Thin films of organic–inorganic hybrid materials were successfully deposited using thymine, uracil, or adenine along with TTIP. The films are hydrophilic, however, the nucleobases do leach when the films are immersed in water. The films are amorphous as-deposited, apart from the thymine system deposited at 250 °C that shows a layered structure. The nucleobases coordinate to titanium through their carbonyl groups for thymine and uracil, and through its primary amine for adenine. However, all films bear signs of inclusion of TTIP in the films during growth. This is particularly noticeable for the adenine system where the complex formed is stable towards ambient air.


The films were deposited in an F120-Sat reactor (ASM Microchemistry Ltd.) using TTIP (Sigma ≥ 97.0%) and thymine (Sigma, ≥ 99%), uracil (Sigma, ≥ 99.0%), adenine (Sigma, ≥ 99%) as precursors. The different precursors together with their names as used in this paper are sketched in Figure 1. Nitrogen was used as a carrier gas supplied at a total rate of 500 cm3 min−1 from a Schmidelin-Sirocco-5 N2 generator with a purity of 99.999% with respect to N2 and Ar content. The films were deposited on precleaned single crystal substrates cut from Si(100) wafers.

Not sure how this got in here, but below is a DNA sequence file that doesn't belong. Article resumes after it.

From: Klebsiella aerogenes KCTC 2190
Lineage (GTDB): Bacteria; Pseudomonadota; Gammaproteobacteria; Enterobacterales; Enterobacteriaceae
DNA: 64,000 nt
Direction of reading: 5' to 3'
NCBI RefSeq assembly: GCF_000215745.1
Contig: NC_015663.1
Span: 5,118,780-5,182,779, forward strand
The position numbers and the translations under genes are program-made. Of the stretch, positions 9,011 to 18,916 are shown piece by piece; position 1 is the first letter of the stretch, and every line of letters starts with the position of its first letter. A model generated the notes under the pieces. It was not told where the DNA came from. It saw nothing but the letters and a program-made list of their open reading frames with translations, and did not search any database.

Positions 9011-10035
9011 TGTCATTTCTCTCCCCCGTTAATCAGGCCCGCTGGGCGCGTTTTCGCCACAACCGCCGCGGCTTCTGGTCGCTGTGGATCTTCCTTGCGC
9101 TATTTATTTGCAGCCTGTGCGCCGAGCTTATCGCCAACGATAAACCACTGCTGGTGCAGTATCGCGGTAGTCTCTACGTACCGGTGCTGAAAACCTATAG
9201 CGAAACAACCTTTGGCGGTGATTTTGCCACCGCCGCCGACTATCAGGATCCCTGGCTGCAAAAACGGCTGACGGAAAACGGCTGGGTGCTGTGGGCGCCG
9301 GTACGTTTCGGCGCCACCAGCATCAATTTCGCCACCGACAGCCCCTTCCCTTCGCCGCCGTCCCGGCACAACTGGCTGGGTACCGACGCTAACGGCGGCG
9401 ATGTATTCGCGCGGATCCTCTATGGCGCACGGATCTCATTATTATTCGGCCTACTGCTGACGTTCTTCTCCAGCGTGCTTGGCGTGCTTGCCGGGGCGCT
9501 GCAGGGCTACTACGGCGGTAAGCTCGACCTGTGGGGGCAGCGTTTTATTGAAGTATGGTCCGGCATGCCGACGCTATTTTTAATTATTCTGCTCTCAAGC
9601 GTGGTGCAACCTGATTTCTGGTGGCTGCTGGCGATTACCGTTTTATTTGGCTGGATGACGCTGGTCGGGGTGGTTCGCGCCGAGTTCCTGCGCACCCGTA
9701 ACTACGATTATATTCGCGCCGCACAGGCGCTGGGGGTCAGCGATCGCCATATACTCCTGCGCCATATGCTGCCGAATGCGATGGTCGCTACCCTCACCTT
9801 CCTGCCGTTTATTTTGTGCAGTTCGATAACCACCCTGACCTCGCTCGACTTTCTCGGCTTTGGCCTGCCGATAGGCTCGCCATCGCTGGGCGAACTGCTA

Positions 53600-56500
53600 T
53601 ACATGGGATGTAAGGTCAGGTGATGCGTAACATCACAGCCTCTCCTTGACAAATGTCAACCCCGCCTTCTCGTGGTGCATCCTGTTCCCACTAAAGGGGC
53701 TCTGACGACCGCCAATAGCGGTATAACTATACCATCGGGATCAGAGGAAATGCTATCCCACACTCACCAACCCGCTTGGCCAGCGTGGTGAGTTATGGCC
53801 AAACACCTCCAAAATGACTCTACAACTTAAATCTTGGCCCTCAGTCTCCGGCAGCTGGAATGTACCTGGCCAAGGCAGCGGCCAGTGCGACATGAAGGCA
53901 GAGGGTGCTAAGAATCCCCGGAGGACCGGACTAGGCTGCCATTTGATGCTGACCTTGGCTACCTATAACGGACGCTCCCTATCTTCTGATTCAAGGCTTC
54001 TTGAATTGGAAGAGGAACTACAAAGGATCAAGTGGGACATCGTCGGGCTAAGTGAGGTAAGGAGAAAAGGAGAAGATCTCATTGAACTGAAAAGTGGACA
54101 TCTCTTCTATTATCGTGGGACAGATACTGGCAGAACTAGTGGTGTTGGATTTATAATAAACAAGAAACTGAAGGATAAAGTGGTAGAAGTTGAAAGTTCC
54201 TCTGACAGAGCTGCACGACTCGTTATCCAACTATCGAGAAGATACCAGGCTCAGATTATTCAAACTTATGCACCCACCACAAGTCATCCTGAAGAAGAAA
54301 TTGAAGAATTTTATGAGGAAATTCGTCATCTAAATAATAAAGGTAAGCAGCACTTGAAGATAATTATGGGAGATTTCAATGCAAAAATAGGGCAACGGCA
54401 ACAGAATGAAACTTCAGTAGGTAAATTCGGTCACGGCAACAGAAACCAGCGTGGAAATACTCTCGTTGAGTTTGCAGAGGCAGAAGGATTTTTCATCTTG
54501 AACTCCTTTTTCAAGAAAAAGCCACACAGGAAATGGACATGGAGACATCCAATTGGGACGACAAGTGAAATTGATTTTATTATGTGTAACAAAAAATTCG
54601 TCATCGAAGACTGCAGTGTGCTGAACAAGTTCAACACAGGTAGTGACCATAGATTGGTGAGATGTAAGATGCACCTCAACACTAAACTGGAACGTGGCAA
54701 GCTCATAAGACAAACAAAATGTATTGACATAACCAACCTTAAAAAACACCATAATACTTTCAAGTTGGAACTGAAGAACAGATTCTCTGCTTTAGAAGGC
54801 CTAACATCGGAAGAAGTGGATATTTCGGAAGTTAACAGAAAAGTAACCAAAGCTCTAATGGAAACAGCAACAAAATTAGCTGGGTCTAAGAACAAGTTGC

The growth dynamics were investigated in situ by a quartz crystal microbalance (QCM) using a Maxtek TM400 unit and homemade crystal holders. A change in resonance frequency of the crystal is linearly proportional to the mass of the deposited film, according to the Sauerbrey equation [38], and is hence a valuable tool for following the growth. The QCM data were further processed by averaging 16 consecutive cycles for better statistics. The conversion from frequency to mass per area was done by using internal standards throughout the deposition campaign of a material with known growth rate and density, as measured by X-ray reflectivity (XRR). This procedure calibrated for possible variations in surface area of the QCM crystal due to evolution of texture during growth.